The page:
Rec of the Week...GEEK ROCK! I mean, MY CHEMICAL ROMANCE!

Quick Update: Hey, I officially have 30 followers...hello, strangers! In other news, my writing idol @diablocody tweeted me, how fun!

So, total fangirl post here, just a heads-up.

See, there is this band called My Chemical Romance. My best friend worships them, and I favor them above most. Highly attractive and huge geeks, they have had punk-ish/rock albums come out over the years with very metaphoric lyrics and awesome guitar riffs. They're a sure band to check out if you never heard of them. Maybe you can try the song MAMA if you like dramatic rock, or VAMPIRES WILL NEVER HURT YOU if you enjoy tunes about bloodsuckers?

Anyways, here's the fangirl moment...their new album (Danger Days: The True Lives of the Five, Fabulous Killjoys) is due out soon, and a trailer recently got out for the album. And so far, it seems E-P-I-C, even if they have to get a new drummer and all.

Do you wish to view the video? Well, here it is!

Okay, journalism is nearly out now, so I better go unless I want to be late to Web Design class again, haha.

Talk to you guys another time!

Monday, September 13, 2010

We Interrupt This Blog Post...

Quick Update: A huge, mega, ultra shout-out to MEEROAR of She gave SSF its first blog award, and just as I was about to comment on her blog with the longest thank-you speech, my best friend's wireless internet decided it didn't like Blogger anymore. So, everyone be sure to follow my writer friend "Meeroar" for pitying me and having one of the coolest blog names ever.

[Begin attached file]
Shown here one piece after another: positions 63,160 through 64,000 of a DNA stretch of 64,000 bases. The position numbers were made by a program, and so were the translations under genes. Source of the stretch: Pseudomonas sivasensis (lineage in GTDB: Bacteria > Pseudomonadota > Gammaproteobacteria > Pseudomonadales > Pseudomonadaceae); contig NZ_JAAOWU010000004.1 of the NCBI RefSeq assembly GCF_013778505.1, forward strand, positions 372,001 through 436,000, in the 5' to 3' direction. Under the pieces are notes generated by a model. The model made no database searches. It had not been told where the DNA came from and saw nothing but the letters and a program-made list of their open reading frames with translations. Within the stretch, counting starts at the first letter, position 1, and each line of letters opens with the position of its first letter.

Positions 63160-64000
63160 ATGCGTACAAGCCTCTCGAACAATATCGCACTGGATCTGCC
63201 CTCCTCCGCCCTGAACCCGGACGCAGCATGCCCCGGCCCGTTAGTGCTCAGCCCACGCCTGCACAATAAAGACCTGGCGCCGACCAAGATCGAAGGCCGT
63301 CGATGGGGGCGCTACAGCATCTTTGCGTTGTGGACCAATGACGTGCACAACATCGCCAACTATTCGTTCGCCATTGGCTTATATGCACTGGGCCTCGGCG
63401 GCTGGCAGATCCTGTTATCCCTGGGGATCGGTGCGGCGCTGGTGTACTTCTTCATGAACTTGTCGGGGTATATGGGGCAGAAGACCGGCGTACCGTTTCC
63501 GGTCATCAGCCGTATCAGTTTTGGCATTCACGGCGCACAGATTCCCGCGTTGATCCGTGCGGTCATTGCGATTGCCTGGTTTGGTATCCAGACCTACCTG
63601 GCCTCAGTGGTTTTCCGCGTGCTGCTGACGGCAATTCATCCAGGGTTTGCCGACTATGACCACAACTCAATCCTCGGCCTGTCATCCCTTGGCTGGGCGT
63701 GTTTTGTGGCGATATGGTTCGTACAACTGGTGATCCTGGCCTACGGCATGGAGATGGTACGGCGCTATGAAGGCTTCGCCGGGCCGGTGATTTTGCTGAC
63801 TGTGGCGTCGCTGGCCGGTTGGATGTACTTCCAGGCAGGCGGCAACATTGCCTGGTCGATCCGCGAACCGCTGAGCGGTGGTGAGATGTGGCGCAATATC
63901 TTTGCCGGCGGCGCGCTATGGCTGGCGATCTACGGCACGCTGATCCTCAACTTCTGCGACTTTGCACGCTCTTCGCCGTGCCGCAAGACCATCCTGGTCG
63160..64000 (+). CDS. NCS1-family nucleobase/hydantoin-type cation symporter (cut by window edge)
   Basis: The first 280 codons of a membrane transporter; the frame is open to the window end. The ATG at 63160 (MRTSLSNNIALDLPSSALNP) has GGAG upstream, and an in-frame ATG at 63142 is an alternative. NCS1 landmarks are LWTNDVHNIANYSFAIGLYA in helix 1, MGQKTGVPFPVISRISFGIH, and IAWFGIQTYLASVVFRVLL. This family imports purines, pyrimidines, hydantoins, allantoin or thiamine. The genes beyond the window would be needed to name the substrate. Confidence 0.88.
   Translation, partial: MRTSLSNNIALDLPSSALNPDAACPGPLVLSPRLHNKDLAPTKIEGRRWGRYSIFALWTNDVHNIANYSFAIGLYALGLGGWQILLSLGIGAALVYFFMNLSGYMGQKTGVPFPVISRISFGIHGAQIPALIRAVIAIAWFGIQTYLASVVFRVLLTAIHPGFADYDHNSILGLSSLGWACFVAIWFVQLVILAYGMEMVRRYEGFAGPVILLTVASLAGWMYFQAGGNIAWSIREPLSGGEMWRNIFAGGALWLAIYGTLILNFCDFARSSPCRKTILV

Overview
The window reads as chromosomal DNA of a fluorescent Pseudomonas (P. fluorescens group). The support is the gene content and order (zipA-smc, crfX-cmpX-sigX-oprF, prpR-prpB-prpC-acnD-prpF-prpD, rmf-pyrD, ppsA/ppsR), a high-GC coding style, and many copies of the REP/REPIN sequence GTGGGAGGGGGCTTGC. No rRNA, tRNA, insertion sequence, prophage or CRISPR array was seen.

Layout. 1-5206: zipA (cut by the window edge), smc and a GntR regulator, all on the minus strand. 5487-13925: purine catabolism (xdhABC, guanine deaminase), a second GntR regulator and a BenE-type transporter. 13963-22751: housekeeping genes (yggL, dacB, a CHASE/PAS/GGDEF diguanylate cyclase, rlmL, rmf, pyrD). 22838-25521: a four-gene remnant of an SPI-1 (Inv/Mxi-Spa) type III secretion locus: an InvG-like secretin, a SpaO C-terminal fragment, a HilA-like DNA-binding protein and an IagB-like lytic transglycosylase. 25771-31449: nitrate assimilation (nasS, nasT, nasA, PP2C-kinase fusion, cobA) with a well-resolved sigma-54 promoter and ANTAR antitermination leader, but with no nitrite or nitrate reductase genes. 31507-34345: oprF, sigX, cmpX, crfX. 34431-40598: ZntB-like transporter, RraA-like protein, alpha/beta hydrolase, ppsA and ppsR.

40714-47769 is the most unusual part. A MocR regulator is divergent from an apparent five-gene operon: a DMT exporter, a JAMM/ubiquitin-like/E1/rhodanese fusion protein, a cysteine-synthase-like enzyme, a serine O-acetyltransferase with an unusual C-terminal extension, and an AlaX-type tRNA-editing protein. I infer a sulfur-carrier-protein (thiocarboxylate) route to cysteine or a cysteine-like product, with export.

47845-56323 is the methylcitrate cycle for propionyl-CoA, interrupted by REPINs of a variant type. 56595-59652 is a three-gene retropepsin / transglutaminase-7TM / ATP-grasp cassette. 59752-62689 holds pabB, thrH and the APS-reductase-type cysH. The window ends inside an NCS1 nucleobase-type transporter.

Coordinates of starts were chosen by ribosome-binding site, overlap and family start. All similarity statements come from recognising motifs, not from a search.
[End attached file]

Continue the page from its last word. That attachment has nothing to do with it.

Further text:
This was the blog award, if you're curious.

So, I'm on a ROLL today. SIX notebook pages, and I still have two and a half periods of school left. And then the rest of the day. Usually, I get up to three, maybe four, by evening time.

See, with only ten days left before I turn sixteen, I decided that with a little determination - and a little excessive pleading with God - I'm going to finish the last draft of my book by the 23rd. The LAST draft. The one I'd revise and edit and send to Kristin Nelson (and other agents, but mostly her). I guess I just want to say in the future "yeah, I finished this book when I was fifteen." Then I'd laugh evilly and maliciously.

It was the first thing that came up when I typed in "evil laugh".

I figured out a new way to write. If any of you have ever picked up a Rachel Caine book, you've probably noticed the way she plots. There are so many characters and subplots, but they fit together. Since the Morganville Vampires is my favorite series, my books are very similar to that.

So I decided, for the LAST and twelth draft of my book, to write the scenes by character. I started writing each character's scenes, starting with the least important, in a row. That has been making it much easier.